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Re: JAWS for Windows for FREE? Lets give a try!

From: Phill Jenkins <pjenkins@us.ibm.com>
Date: Tue, 2 Sep 2003 17:50:44 -0500
To: w3c-wai-ig@w3.org
Cc: Daniel Dardailler <danield@w3.org>
Message-ID: <OFA246A1A5.EB1BE280-ON86256D95.00781725-86256D95.007D9596@us.ibm.com>





Matt wrote:
> ...Web authors need the _output_ of JAWS.
>
> Instead of asking screen reader and voice browser vendors
> to give away the farm, why not ask them to create a Web-based
> service to emulate what their tool speaks to the user?
> You don't need the text-to-speech engine or the user
> interface; in fact, it would probably hinder you, since
> reading is faster for most people than speech. You need a
> textual representation of what JAWS or Window-Eyes or
> Home Page Reader puts out.
>
> As long as these folks don't consider what goes into their
> text-to-speech engine to be a trade secret, I think this
> is a reasonable (and minimally-invasive) request to make.

Matt, a screen reader is made up of several main parts, namely the
text-to-speech engine, the screen reading engine and the user interface.
What the screen reader does to create the string of text that goes to the
text-to speech engine is the key value of the screen reader.  It is the
largest part of the value of the product.  It is the part that does have
many patents - not the actual text, but the algorithms that process the
DOM, MSAA, and/or off-screen model and then creates the strings of text.
All of these strings of output also depend on the user's input, which
navigation keys they just pressed, what mode or configuration they are in,
where did they just come from, etc.  So it's not as simple as your post
implies.  Yes we should consider making the text-to-speech engine optional,
but the user interface and screen reading engine are required.

For example, IBM Home Page Reader does work (shows all text spoken) without
turning on the speakers.  And HPR has an option to save the text view of
the page.  What HPR would speak if the page is just read - which is very
similar to what Lynx would show, is what is saved to the text file.  But if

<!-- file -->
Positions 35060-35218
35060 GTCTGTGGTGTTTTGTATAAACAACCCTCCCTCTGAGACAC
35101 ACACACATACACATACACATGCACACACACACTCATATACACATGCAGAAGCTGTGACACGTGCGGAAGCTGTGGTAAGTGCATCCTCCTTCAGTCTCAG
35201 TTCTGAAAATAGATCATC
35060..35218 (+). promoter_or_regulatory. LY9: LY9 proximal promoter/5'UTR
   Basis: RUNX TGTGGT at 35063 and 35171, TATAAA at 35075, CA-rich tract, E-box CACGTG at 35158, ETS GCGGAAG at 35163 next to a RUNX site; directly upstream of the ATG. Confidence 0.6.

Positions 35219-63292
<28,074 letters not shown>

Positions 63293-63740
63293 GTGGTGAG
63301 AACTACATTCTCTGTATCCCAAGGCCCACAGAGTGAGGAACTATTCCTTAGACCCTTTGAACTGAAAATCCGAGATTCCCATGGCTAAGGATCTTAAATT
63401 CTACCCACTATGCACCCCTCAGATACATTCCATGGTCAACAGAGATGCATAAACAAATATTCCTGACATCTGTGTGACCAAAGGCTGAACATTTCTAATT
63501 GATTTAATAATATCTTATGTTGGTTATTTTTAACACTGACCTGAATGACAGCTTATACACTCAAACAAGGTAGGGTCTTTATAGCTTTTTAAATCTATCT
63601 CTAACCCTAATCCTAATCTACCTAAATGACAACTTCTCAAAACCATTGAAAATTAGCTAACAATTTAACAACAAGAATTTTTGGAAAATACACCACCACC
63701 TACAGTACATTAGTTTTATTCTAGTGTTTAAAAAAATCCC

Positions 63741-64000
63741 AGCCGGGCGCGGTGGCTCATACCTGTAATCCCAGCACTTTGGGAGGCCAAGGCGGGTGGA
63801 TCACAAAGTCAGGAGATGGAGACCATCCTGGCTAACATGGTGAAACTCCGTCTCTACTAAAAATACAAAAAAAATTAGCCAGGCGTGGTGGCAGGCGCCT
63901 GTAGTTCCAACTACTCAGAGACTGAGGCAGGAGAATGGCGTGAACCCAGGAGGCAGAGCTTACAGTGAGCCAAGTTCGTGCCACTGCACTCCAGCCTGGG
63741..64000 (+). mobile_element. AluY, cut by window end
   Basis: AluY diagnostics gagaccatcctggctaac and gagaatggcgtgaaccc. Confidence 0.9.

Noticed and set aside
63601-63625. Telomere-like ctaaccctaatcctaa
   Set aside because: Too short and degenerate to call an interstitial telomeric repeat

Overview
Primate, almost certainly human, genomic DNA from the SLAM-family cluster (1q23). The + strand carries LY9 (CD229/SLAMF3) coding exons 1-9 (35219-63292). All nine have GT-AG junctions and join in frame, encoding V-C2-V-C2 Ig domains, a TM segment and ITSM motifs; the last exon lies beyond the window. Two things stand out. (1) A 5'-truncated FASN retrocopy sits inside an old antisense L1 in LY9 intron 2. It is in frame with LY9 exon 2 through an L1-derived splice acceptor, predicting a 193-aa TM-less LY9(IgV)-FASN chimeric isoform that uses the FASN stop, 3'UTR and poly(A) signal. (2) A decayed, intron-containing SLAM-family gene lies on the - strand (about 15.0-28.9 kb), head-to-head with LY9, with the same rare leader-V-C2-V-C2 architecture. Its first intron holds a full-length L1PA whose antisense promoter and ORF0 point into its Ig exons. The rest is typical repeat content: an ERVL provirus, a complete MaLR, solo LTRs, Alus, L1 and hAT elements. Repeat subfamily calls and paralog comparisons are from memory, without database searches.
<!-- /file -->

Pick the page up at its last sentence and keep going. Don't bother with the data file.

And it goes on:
you tab from form field to input filed, you will * also * see and hear the
label read;   if you navigate the table, you will * also * see and hear the
appropriate column and row heading information, neither of which you would
see in the plain text view of the page.  It's kind of just in time
information that is the job of the browser/screen reader to render.  We
wouldn't always want tool tips turned on all the time would we?   They
should only show up when moving the mouse or asking for additional
contextual information.

> But I can assure you none of them are going to give away thousands of
copies of their software.

Actually the screen reader vendors do basically that, in time-out versions.
These are full function versions of JAWs, WindowEyes, and IBM HPR that many
employed and paid web developers are using, temporarily, for testing.  I
know that some are buying copies of IBM Home Page Reader so they avoid the
hassle of time out versions.  I will also take back the idea of a
non-speaking version of IBM HPR (minus the text-to-speech engine) that
might even be less expensive for developers.

However, to make the web page/application truly accessible and meet
standards - I need a free screen reader, a free web accessibility checker,
a free web accessibility repair tool, and still time to do some manual
rendering in some of the popular free browsers and players.

What I think is needed more than free screen readers are example web pages
(test suites) that screen reader vendors, authoring tool manufactures, web
accessibility checkers/repairers, and web developers can compare against.
The techniques are a start, just too small of fragments.  We need page
examples of a few different versions of navigation, forms, tables and
combinations of these that make up web applications used on today's sites.
What I don't see is a model (business incentive) for anyone to produce or
contribute it to the W3C.  Maybe the W3C could charge screen reader
vendors, authoring tool manufacturers, web accessibility checkers, and web
developers a fee for accessing such a standard test suite to recoup the
cost of producing it.  Anyway, an idea that is now off thread.

Regards,
Phill Jenkins
Received on Tuesday, 2 September 2003 18:50:48 GMT

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